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  • Charting a path to $15/hour for all BC workers November 22, 2017
    In our submission to the BC Fair Wages Commission, the CCPA-BC highlighted the urgency for British Columbia to adopt a $15 minimum wage by March 2019. Read the submission. BC’s current minimum wage is a poverty-level wage. Low-wage workers need a significant boost to their income and they have been waiting a long time. Over 400,000 […]
    Canadian Centre for Policy Alternatives
  • CCPA-BC joins community, First Nation, environmental groups in call for public inquiry into fracking November 5, 2017
    Today the CCPA's BC Office joined with 16 other community, First Nation and environmental organizations to call for a full public inquiry into fracking in Britsh Columbia. The call on the new BC government is to broaden a promise first made by the NDP during the lead-up to the spring provincial election, and comes on […]
    Canadian Centre for Policy Alternatives
  • Income gap persists for racialized people, recent immigrants, Indigenous people in Canada October 27, 2017
    In the Toronto Star, CCPA-Ontario senior economist Sheila Block digs into the latest Census release to reveal the persistent income gap between racialized people, recent immigrants, Indigenous people, and the rest of Canada.
    Canadian Centre for Policy Alternatives
  • CCPA in Europe for CETA speaking tour October 17, 2017
    On September 21, Canada and the European Union announced that the Comprehensive Economic and Trade Agreement (CETA), a controversial NAFTA-plus free trade deal initiated by the Harper government and signed by Prime Minister Trudeau in 2016, was now provisionally in force. In Europe, however, more than 20 countries have yet to officially ratify the deal, […]
    Canadian Centre for Policy Alternatives
  • Twelve year study of an inner-city neighbourhood October 12, 2017
    What does twelve years of community organizing look like for a North End Winnipeg neighbourhood?  Jessica Leigh survey's those years with the Dufferin community from a community development lens.  Read full report.
    Canadian Centre for Policy Alternatives
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The Progressive Economics Forum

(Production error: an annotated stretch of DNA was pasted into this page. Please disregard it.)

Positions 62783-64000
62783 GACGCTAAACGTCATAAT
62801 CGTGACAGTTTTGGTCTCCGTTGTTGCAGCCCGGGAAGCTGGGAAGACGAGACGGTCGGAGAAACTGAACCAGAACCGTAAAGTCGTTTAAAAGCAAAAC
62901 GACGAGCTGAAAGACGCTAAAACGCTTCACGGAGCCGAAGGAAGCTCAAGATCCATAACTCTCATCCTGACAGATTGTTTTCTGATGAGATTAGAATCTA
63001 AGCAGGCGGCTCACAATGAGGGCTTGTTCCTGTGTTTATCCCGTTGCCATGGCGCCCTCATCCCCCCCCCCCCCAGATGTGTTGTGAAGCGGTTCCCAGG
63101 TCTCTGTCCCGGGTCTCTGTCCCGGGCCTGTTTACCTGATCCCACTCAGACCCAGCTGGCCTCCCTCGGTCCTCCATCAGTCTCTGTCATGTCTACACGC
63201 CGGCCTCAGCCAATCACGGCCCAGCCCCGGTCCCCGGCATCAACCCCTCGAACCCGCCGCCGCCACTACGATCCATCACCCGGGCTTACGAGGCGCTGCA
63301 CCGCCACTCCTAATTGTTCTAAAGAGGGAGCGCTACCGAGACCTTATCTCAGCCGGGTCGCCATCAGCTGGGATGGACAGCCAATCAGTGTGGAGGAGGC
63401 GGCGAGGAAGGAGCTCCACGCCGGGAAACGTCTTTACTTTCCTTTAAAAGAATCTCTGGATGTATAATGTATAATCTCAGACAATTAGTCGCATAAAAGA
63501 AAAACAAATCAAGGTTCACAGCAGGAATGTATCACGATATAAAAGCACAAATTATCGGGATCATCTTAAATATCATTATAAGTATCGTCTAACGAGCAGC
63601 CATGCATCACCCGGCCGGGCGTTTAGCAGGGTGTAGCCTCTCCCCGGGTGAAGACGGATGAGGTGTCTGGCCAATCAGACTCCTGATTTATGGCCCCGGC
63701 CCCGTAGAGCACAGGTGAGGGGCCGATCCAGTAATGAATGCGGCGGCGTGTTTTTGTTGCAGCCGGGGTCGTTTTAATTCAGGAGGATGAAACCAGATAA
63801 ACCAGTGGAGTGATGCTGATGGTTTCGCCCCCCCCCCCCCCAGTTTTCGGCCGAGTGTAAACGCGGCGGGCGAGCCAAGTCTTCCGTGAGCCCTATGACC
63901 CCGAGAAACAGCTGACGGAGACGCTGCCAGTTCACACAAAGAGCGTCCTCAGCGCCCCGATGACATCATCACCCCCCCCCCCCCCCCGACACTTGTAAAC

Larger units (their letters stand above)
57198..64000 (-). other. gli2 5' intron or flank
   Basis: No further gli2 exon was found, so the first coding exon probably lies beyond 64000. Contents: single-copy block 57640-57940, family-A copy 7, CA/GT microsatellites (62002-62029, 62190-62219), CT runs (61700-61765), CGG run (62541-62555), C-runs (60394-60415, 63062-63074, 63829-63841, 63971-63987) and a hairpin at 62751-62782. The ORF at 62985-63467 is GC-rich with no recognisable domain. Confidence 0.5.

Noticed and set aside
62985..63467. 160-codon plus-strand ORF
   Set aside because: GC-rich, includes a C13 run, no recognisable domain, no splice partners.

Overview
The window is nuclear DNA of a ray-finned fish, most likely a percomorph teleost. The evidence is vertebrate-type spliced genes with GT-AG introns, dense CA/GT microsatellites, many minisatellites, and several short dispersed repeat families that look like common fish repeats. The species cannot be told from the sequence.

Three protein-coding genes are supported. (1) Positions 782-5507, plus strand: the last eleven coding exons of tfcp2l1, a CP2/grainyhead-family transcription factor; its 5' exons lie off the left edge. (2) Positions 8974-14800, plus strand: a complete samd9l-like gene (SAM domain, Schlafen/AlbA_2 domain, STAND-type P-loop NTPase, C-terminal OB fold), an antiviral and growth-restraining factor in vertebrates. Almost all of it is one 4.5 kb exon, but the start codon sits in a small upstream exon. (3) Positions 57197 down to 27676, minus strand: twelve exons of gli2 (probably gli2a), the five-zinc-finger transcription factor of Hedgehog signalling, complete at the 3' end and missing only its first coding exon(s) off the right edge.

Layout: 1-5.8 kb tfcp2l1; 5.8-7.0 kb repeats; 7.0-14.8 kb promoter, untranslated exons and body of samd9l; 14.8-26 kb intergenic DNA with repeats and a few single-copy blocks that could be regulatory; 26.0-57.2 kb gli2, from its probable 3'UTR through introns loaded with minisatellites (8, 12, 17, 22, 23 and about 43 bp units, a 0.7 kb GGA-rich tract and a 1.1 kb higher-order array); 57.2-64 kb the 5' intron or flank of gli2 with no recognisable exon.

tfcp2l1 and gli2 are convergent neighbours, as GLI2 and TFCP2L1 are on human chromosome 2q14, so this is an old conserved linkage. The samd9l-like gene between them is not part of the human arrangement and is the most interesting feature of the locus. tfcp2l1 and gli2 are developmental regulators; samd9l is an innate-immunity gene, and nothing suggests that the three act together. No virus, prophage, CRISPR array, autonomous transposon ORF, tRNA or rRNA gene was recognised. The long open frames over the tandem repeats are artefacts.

How to Lower Poverty Without Really Trying

Followers of statistical entrails have known for some time that the incidence of poverty (sorry, low income)  varies between surveys. The Census – which covers 20% of the population – captures significantly more low income persons  than does the annual Survey of Labour and Income Dynamics which is based on a much smaller sample which is followed for a period of time. The measure of low income is the same – the LICO (after tax.)

Here are the numbers for 2005. They suggest that the replacement of the long form Census with a National Household Survey will lead to a significant reduction in measured low income.

Low Income (After Tax) in 2005 (%)
Census SLID
All 11.4 10.8
Children 13.1 11.7
Seniors 6.7 6.1
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Comments

Comment from Arthur Smitherman
Time: February 11, 2011, 7:39 pm

I think knocking on the doors on the highrises of two of the poorest postal codes in Canada is better way to determine income, in my opinion and experience. Firstly, for

Comment from Arthur Smitherman
Time: February 11, 2011, 7:52 pm

I think that knocking on the doors of all the highrises in two of the poorest postal codes in Canada is a far better way to determine poverty in my opinion, and experience. Certianly “moving the goal posts” to measure poverty is a nasty trick; but to see it first had is another matter. Many able bodied and willing people are housebound because they can’t get day care, some leave their young children at home and work anyway. It would surprise many to know how many men are housebound and alone looking after young children, because their young immigrant wife didn’t like it here and moved back home to a “better life”. The fact is poverty costs us all, and training and eduction doesen’t. For every $1M we invest in training the poor and minorities we get $2.8M back and half of that goes right back into the local economy. Now, how are the unemployment statistics manipulated again?

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